Before you get into online reputation management, first you need to know what makes up your “online reputation”. What makes this difficult for most beginners is that your online reputation can be spread across different platforms, and it’s hard to keep track. Below are some of the platforms you need to monitor as a business.

Social Media

Whether your target market skews older or more millennial/Gen Z, your customers are on social media. Customers can reach out to your brand on Twitter for support, leave a rating on your Facebook business page, and share their thoughts about you on Instagram. With huge social media platforms being home to millions or even of billions of users—all of whom will be able to see and join in on the conversation—neglecting social media is not an option.


Forums are often thought of like the older “sibling” of social media. Forums operate a little bit differently than the likes of Facebook or Twitter. Some forum sites, like Reddit, are incredibly popular. Others, like a niche or industry-specific ones, are targeted to a smaller yet very passionate subset of the internet.

Reddit has a tight-knit user base and will often talk bluntly about their experience with online services. A good review from Reddit is generally a trusted source for other ‘Redditors’.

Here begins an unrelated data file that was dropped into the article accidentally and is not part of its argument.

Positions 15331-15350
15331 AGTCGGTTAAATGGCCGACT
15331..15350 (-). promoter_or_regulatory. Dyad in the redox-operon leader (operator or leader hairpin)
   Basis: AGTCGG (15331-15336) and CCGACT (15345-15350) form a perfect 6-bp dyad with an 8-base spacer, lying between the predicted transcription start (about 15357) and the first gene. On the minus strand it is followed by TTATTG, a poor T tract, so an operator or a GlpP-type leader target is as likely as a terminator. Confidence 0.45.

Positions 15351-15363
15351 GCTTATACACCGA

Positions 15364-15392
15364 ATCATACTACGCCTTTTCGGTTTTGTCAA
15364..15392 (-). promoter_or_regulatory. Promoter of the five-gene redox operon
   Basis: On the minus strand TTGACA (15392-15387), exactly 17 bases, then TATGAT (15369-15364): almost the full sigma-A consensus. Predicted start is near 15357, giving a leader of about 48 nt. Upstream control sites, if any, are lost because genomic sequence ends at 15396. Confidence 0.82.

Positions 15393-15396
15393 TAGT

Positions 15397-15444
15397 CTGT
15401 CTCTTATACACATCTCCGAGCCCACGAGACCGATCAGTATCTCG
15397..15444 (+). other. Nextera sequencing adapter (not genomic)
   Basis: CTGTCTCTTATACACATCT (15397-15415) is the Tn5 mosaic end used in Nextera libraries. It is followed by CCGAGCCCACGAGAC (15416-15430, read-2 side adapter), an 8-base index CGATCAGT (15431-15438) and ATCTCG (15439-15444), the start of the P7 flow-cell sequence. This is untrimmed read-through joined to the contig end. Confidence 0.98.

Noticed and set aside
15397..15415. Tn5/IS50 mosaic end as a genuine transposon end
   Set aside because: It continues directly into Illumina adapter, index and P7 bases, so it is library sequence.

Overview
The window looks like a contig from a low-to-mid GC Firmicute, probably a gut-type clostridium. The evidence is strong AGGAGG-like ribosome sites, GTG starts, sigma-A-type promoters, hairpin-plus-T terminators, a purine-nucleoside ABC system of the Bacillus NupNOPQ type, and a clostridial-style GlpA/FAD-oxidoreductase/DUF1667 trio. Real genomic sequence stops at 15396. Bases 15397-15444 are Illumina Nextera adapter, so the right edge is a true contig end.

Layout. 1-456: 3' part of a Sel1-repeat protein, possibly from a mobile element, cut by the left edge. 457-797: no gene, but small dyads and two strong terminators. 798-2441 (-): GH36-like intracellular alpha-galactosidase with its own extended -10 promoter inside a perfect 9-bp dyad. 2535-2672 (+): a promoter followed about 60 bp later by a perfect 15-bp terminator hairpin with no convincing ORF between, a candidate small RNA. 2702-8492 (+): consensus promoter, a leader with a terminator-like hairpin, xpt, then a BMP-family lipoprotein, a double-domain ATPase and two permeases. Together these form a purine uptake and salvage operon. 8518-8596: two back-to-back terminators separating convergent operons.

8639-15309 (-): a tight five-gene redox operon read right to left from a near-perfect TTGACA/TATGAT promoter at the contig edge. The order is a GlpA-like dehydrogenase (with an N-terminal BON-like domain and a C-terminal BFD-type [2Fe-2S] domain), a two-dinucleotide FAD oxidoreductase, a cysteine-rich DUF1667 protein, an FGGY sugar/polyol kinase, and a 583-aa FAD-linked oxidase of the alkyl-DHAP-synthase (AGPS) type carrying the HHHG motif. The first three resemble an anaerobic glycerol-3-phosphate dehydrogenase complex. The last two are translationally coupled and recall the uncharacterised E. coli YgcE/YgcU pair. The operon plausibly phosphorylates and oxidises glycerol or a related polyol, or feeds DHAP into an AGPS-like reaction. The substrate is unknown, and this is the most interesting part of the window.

Generally, forums have a smaller reach than social media, but that doesn’t mean you can discount their influence. The nature of forums is that they promote discussion, and they can be a hub for information. Fitness forums, tech forums, or car forums (for example) get thousands of hits a day from people seeking out advice and recommendations from people in their communities.

Forums are a great place to interact with your customers, learn more about their perception of you, and gain insight into their interests and needs.

News Sites

Features from established newspapers/journals (think The New York Times or The Washington Post) are a double-edged sword. On the one hand, that’s the kind of publicity that most small businesses can only dream about.